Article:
To keep things brief, I have structured this review according to what I didn't like rather than what I did - rest assured, apart from the three points below, I think it's one of the best books ever written, and one that will haunt me until I die.

What I didn't like

The disappearance of JB and Malcolm from the story

This book begins as a story about four friends from college, and ends as one about Jude and Willem. In fact, following the first of the seven sections of the story, the narrative is dominated by Jude and Willem, and JB and Malcolm fade into obscurity for hundreds of pages at a time. I thought this was a complete waste, given that so much time was given at the start to setting the book up as one about four friends. I spoke about this on my Instagram, and someone raised the point that this is a reflection of real life - friends come and go, and college friendships fade into obscurity as you get older - but in this case I feel the book shouldn't be described as one about a group of friends (which it always is). Further, my point was more that I think JB and Malcolm should've had more of their own stories in the book - regardless of whether they were close to Willem and Jude at that point in time. They were strong enough characters in their own right and it was a shame to almost completely lose them.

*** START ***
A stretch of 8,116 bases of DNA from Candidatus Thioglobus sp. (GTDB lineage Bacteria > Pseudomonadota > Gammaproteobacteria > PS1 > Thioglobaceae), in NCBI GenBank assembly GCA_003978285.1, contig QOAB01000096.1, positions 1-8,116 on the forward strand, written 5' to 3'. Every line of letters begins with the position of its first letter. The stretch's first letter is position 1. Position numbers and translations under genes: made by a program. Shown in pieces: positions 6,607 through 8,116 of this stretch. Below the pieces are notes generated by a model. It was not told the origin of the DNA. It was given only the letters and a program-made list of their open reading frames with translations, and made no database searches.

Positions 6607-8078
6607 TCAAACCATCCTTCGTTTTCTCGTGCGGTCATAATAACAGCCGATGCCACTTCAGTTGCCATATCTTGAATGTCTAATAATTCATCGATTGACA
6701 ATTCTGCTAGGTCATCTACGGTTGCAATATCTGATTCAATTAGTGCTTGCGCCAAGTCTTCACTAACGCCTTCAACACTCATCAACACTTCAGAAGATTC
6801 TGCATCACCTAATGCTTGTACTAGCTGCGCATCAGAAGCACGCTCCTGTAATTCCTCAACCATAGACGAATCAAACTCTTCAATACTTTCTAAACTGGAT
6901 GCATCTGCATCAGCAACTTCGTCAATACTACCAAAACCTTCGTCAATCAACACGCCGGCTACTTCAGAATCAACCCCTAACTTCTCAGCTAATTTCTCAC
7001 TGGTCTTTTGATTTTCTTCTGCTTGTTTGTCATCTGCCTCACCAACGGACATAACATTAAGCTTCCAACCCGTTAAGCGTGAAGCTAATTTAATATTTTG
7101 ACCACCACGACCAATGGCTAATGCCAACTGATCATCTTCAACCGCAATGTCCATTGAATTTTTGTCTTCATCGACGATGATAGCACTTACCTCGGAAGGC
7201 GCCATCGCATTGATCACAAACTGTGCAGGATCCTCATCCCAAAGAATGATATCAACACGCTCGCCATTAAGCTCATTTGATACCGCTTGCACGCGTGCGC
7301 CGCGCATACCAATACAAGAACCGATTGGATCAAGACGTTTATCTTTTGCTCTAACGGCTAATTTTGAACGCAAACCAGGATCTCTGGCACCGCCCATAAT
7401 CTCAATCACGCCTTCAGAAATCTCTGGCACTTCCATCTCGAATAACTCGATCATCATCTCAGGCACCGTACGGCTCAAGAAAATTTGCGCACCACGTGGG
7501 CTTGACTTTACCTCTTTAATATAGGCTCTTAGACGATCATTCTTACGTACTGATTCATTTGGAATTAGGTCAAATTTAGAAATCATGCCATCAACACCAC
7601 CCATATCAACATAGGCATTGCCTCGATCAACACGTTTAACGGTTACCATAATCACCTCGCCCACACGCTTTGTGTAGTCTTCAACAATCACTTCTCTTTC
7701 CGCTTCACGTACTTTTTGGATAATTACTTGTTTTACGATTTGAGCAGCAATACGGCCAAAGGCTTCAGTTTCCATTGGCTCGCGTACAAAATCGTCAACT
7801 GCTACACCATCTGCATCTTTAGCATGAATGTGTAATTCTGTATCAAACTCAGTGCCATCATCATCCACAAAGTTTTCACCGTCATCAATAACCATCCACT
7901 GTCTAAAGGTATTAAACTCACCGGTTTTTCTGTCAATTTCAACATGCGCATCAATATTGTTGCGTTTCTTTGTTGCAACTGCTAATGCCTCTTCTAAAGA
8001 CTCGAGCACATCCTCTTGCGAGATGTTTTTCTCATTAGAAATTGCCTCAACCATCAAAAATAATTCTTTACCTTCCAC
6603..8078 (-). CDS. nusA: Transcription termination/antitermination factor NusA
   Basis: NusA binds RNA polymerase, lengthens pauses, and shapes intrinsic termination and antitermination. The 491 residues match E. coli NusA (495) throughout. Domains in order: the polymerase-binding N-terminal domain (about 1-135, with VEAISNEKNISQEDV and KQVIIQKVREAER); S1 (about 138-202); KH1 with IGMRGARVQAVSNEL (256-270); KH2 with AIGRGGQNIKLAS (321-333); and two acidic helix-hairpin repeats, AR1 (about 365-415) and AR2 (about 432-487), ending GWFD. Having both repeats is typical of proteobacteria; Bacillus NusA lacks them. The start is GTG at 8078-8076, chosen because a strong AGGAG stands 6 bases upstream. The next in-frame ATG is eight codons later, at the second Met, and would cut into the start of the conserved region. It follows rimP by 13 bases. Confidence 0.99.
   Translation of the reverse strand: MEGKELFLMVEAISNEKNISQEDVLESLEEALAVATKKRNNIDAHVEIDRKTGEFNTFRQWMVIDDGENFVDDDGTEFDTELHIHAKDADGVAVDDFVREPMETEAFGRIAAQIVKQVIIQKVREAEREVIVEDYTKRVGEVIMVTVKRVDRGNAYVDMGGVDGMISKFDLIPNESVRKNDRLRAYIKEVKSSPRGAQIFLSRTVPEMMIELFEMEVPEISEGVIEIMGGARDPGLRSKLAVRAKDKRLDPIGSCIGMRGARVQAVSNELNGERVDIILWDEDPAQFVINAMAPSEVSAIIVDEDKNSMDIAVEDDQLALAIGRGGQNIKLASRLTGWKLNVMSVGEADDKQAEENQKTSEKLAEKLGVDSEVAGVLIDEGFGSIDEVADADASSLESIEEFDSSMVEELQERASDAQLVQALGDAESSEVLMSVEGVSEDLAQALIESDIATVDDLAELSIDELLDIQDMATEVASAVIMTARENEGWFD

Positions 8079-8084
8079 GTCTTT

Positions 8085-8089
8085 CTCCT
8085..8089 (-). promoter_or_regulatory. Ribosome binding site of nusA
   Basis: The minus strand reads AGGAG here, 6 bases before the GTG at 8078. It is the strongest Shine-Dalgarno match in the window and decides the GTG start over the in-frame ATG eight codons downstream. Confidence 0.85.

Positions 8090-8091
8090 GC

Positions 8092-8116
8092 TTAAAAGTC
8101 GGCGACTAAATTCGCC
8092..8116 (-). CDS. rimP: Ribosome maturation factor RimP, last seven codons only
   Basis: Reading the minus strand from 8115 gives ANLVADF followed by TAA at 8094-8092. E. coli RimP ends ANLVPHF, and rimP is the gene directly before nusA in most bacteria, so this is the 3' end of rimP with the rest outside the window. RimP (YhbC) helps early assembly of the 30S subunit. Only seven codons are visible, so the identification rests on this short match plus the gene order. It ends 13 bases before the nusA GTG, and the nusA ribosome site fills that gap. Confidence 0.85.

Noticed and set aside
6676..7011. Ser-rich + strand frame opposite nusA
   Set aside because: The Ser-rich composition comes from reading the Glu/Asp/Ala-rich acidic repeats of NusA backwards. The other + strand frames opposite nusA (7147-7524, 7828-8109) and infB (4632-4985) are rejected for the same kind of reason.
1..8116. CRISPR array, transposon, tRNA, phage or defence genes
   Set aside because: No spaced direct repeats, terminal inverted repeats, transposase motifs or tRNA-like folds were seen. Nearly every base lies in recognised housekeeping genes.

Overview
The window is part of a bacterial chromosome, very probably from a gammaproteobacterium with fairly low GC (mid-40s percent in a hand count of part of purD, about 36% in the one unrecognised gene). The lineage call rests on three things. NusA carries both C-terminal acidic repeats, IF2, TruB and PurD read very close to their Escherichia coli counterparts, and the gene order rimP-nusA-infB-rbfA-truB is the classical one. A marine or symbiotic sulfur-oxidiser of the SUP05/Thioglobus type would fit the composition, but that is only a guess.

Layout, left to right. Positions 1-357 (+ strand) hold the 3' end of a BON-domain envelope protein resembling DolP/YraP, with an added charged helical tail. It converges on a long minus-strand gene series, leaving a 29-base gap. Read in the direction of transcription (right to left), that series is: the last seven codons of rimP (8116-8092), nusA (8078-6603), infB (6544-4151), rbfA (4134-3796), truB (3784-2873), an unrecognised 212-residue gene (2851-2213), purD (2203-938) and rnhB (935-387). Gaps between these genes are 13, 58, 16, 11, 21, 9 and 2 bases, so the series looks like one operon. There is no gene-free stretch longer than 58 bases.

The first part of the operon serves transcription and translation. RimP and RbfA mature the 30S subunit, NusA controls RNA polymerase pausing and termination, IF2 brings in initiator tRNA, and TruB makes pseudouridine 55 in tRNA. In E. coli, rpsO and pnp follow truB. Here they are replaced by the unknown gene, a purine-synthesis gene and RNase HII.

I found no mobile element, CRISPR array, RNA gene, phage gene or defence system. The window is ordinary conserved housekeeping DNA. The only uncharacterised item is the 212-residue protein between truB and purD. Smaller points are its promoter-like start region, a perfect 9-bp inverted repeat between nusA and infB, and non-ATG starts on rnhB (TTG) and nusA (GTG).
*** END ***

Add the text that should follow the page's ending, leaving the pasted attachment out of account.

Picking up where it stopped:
It gets repetitive

This book is long - 800 pages or so - and it could have been a lot shorter. A little disclaimer is that I'm not really a fan of long books, so I was inclined against the length of this one before I even began - but I do think there are exceptions, books where the story really does need that long until it's finished (Gone with the Wind is an example). But in this case, there was a lot of pretentious waffle which could have been cut out without any impact on the narrative.

Yanagihara has this really annoying technique of writing a character's rambling thoughts all run into one another - and whilst this can work when employed every so often, I kept finding myself skimming chunks of text which made little sense. She may as well have written 'Jude's thoughts were spiralling' and had done with it. There was also a bizarre tendency to list the name of every single character present in a room, or attending an event: 'Julia and Harold and Jude and Willem and JB and Malcolm and Sophie and Lucien and Sanjay' (not a direct quote, but an example of how it was done). When this same three lines is repeated every 30 pages or so, it really is overbearing, and even cringeworthy -  I felt at these points like these sentences were inserted for some kind of artistic technique - whatever it was, I really didn't care for it.